KWH Pick of the Week: “Alaska” by Tom Franklin, Chosen by Lucas Southworth

Posted on July 23, 2012


Knox Writers’ House Contributor’s Pick of the Week 7/23/2012

Alaska by Tom Franklin in Oxford, MS

Chosen by Lucas Southworth in Tuscaloosa, AL who says:

I moved to the Alabama from the Midwest seven years ago, and as I became acclimated to the place, one of the first things that often struck me was that nobody born there ever left. Few Southerners I met had ever planned on leaving, and far less had ever done so. Even on vacations, most had never ventured farther than Austin, Texas or Gatlinburg, Tennessee.

Romanticizing Alaska, and planning to start over there, is hardly a Southern thing. We see it all over pop culture and real life. Think: Grizzly Man, Wendy and Lucy, Into the Wild, etc. But when I first heard Tom Franklin read “Alaska,” it struck my Yankee ears as a perfect portrayal of how a Southerner might view these “other places.” Unlike the characters in the works listed above, Franklin’s characters tend to romanticize the journey rather than the destination, viewing it as money to be made, women to be seduced, happiness to be mined. And what’s interesting is that these men fantasize the rest of the country by filtering it through what is and what is not the South. As they visualize their journey, they mostly consider what they’ll be leaving behind and who they can become once they leave it. As Franklin reads further, the stories his characters tell become more and more unrealistic, more poetic, and it suddenly becomes clear that they never actually planned to leave. I think this is the moment that seems like a distinctly Southern longing accompanied by the deep fear of that longing. The Southern culture, in Alabama at least, often defines itself by its insularity, its opposition to the mainstream, but in “Alaska” Franklin shows us what I’ve suspected all along: that Southerners are hardly sedentary. Instead they have a unique and fascinating way of imagining the rest of the country and fantasizing just how they might fit into it.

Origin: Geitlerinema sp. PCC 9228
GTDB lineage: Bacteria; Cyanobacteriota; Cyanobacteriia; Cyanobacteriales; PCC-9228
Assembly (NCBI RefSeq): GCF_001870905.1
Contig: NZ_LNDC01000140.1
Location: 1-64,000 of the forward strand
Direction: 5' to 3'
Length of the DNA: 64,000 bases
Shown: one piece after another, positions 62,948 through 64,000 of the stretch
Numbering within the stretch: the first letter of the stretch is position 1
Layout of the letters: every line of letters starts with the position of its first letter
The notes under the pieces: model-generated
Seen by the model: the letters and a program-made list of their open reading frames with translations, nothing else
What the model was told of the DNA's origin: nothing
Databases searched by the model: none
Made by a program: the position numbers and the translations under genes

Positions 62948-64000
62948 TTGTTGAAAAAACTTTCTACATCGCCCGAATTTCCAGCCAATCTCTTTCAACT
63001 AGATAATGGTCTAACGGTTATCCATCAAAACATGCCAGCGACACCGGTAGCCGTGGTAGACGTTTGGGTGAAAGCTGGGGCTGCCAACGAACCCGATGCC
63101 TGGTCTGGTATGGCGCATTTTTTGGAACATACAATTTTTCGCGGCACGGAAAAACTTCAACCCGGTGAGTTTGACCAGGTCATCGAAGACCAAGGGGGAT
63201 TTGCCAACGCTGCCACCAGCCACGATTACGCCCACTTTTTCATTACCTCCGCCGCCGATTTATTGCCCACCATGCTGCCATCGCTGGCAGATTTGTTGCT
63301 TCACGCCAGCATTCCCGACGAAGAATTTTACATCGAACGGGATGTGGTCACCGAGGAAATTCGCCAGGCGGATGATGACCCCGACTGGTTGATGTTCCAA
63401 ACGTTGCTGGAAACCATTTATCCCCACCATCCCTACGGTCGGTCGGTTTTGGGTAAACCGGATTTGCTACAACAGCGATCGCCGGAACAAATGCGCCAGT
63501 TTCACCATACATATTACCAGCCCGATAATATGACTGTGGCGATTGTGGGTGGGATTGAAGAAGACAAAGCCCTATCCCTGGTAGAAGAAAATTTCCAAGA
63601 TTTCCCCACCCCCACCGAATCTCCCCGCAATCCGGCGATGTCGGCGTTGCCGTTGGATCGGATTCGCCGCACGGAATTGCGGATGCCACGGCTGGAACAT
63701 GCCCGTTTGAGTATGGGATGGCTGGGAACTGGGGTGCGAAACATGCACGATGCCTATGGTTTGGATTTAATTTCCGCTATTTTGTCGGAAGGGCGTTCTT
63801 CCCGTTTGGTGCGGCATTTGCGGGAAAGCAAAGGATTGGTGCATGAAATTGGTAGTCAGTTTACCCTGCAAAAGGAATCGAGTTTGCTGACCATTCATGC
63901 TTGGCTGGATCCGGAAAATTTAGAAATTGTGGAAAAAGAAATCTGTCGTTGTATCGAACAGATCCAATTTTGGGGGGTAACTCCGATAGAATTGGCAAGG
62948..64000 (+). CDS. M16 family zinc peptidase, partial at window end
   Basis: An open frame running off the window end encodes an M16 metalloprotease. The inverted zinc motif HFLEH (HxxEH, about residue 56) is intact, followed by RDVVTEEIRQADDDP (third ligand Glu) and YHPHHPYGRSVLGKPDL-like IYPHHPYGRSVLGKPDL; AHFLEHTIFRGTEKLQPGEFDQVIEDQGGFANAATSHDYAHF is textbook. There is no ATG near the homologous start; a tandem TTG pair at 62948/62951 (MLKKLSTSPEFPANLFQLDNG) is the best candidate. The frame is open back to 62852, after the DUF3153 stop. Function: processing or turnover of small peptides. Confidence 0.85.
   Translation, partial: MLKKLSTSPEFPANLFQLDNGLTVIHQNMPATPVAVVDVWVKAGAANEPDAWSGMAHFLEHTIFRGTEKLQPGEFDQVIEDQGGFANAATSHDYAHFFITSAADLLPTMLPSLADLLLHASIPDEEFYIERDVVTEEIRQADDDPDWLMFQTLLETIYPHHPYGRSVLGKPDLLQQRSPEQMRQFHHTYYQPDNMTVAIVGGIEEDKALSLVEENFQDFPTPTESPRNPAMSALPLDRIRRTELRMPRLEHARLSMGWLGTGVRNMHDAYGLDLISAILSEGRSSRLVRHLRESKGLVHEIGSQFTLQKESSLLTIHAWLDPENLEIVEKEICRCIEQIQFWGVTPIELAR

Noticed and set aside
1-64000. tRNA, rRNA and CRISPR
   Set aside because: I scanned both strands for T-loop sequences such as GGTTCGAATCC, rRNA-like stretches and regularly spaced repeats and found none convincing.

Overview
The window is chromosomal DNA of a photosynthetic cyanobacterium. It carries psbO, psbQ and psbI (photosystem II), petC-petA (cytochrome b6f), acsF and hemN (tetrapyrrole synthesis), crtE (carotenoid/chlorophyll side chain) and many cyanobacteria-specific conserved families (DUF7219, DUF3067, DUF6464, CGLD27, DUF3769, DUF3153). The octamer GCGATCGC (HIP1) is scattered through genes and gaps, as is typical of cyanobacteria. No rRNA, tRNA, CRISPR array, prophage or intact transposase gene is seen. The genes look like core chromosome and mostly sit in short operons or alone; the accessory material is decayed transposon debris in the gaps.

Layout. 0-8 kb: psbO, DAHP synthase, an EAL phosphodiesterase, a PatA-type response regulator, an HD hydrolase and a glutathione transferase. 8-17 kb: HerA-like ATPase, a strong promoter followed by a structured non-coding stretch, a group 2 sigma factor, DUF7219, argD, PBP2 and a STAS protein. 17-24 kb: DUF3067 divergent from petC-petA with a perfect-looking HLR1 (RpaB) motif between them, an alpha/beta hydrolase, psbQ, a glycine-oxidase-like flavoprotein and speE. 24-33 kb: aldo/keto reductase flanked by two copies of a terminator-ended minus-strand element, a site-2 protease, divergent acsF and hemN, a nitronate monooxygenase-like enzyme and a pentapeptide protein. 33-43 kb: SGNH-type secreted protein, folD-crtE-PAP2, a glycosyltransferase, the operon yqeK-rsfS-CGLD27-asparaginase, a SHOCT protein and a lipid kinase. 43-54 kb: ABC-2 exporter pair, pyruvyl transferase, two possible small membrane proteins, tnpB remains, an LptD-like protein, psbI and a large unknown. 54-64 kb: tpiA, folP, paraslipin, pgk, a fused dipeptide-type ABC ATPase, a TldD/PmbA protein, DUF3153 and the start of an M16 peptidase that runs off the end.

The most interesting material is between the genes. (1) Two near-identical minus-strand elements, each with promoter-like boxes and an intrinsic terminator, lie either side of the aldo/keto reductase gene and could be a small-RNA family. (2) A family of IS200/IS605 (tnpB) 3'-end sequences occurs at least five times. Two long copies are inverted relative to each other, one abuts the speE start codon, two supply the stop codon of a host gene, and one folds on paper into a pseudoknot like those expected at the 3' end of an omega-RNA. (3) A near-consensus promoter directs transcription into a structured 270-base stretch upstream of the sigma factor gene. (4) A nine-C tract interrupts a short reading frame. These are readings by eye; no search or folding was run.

I must admit that part of the reason I chose Franklin was that I just spent two days tearing through his latest book Crooked Letter, Crooked Letter. I’ve always felt Franklin had a distinct and true way of rendering his home region, but I’ve come to appreciate it much more since actually living there. In his work, Franklin portrays the life and culture perfectly, capturing the little details, right down to the sweet tea and the “Yes, sir,” No, sir.” “Alaska” itself is an interesting piece for him, I think; it is a story set in the South, but only through the unraveling fantasies of places that are not. And it shows us how Southerners might envision the rest of the world “will” be like.

Franklin is also a former teacher of mine—a very good one—and I find it funny that every time I see him at AWP and shout “Hey Tom!” he remembers my name, even if he seems quite surprised that it popped into his head. 

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